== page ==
The effects of the COVID pandemic are already affecting personal injury cases, from closed courts to new claims. One aspect of COVID is raising more alarms in the medical community and may soon impact the legal system, and that's "long COVID," or the infections that seem to flatten people for months, with symptoms waxing and waning. There's no way so far to predict who will recover fully and who will experience lasting symptoms, but for people who may be able to prove they developed COVID as a result of a specific incident, the interaction between long COVID and the legal system is something to watch.
Treatment and Inability to Work May Last a Long Time
Long COVID may or may not be a chronic condition, but it does require the patient to seek treatment for a longer time, and the symptoms go on for a much longer time. This can make it difficult or impossible for the person to resume working and resume daily activities at the same level that they were at before they got sick. This means that someone who may have developed COVID as a result of another person or company's negligence would require more help with medical costs and living expenses than someone who was sick for just a couple of weeks. In other words, if that person filed a personal injury claim, he or she would have to seek a larger award to cover indefinite or long-term treatment.
Little Is Known About the Condition
The problem is, so little is known about long COVID that it is not yet possible to determine if it will be merely a long-term illness or a chronic condition that affects the person for the rest of their life. It's not known if that person will need medical help for weeks or years. It's also unknown what type of help they might need, and all of that affects potential court awards. The court doesn't want to leave someone without the help they deserve, but the court also doesn't typically want to award more than is warranted.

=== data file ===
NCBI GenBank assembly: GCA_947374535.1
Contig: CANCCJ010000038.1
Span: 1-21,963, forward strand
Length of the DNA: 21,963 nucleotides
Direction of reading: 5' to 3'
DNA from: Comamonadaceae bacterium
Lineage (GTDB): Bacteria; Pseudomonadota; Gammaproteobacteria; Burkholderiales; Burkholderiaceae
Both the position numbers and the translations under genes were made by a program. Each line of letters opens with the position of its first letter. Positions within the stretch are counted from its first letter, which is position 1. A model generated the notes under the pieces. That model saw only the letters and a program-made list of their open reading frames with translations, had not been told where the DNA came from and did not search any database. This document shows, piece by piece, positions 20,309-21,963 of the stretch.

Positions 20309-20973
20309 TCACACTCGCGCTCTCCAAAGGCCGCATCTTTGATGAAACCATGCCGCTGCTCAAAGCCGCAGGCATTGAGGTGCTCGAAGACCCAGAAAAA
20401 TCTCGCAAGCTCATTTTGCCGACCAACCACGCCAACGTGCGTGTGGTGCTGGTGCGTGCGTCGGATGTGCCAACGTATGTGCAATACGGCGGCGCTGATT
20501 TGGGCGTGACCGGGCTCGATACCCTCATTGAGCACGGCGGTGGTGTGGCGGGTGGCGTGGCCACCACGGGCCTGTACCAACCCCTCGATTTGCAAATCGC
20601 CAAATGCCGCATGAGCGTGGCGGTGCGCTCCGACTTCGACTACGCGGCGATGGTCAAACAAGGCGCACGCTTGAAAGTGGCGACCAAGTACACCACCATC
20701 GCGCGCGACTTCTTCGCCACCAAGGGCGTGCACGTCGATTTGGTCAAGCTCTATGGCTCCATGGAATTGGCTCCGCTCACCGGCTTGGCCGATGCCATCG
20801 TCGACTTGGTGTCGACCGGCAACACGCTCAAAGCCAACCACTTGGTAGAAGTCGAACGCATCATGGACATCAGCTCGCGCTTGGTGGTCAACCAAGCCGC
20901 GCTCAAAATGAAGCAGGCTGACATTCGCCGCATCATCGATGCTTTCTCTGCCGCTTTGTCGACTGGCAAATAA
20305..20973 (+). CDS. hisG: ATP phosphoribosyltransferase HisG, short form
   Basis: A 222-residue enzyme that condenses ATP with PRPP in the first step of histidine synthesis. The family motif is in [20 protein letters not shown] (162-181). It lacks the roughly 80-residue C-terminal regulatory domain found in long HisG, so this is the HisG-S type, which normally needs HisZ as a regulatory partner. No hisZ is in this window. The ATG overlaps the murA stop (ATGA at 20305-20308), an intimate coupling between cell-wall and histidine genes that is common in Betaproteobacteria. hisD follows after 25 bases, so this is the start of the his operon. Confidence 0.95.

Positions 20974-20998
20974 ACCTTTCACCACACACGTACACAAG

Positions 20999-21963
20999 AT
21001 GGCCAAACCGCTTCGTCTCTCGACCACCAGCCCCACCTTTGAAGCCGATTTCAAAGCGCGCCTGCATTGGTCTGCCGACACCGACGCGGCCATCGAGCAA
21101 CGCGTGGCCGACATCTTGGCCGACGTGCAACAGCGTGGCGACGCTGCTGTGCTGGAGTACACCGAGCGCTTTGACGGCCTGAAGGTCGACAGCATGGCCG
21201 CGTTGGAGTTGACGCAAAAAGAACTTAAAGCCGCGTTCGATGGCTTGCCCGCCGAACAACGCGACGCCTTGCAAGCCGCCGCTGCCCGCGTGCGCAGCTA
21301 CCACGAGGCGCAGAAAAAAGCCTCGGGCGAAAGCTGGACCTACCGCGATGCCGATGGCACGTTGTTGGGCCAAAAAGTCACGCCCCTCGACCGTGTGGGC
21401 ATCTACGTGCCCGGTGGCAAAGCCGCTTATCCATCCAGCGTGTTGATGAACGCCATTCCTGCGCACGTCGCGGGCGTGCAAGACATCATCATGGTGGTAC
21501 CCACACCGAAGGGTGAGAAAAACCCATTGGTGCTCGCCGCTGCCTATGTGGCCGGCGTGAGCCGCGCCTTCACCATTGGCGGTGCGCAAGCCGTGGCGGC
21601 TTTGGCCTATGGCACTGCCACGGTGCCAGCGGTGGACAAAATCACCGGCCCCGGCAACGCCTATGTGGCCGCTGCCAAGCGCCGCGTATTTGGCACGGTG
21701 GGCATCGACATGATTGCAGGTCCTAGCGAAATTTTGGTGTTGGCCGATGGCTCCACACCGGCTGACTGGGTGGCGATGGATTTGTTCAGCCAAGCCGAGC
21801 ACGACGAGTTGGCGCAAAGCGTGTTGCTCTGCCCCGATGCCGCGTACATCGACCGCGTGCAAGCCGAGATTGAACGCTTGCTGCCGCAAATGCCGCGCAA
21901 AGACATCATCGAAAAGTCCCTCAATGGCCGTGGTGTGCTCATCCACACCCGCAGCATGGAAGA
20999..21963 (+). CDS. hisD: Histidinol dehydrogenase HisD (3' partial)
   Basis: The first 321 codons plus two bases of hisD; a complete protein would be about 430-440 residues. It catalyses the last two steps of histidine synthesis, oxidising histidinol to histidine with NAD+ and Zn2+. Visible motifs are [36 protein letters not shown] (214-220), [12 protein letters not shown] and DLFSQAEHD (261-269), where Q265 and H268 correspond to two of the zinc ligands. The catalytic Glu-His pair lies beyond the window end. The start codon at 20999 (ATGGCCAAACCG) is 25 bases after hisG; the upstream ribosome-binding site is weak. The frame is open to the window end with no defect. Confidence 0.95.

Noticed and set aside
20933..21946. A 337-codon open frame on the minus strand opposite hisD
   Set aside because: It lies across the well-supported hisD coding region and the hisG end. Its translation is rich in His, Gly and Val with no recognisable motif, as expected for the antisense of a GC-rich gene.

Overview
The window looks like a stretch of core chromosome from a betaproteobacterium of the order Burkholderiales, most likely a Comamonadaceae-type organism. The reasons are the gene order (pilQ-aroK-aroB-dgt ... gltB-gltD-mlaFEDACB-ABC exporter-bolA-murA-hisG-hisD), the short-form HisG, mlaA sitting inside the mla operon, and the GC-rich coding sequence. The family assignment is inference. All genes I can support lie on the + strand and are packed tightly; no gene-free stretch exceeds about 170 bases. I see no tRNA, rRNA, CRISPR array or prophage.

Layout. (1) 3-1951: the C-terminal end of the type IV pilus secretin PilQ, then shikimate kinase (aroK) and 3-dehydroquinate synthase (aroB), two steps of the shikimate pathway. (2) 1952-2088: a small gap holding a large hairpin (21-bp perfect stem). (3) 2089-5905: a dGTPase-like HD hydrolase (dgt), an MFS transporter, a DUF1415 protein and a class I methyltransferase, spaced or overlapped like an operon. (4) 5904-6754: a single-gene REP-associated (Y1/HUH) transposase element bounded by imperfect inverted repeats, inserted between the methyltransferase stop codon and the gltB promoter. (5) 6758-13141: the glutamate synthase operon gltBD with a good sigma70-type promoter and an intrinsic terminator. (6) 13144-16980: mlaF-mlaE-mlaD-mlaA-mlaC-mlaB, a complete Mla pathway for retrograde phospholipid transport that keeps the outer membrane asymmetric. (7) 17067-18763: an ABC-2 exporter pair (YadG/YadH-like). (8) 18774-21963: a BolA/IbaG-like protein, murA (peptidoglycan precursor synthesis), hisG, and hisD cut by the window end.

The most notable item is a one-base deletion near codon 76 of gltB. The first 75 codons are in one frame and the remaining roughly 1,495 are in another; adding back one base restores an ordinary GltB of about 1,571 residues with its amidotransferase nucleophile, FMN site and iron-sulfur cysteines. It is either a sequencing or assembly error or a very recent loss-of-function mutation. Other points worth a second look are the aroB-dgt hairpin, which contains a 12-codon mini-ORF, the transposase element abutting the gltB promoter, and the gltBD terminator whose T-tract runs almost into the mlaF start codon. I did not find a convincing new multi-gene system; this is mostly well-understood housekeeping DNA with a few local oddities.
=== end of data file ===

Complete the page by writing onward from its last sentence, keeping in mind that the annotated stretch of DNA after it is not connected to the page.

No Precedent, Even Considering Other Life-Altering Cases
It sounds at first like basing a personal injury award on other cases where a person was affected long-term might be appropriate, but even that isn't good enough. There's simply no precedent that courts can follow. What that means for people filing personal injury claims regarding COVID is that their awards, if they get them, could be smaller than they had hoped for. And that's assuming the court agrees that their claim about someone's negligence exposing them to the novel coronavirus and causing them to develop COVID is valid.
That does not mean you shouldn't ask about filing a claim if you think someone's negligence was responsible for you getting sick; eventually there will be legal precedents (and your case might even be one of the ones that allows the court to set a precedent). But you must talk to a personal injury lawyer in your town before assuming anything. The next few years will be interesting to watch from a legal standpoint.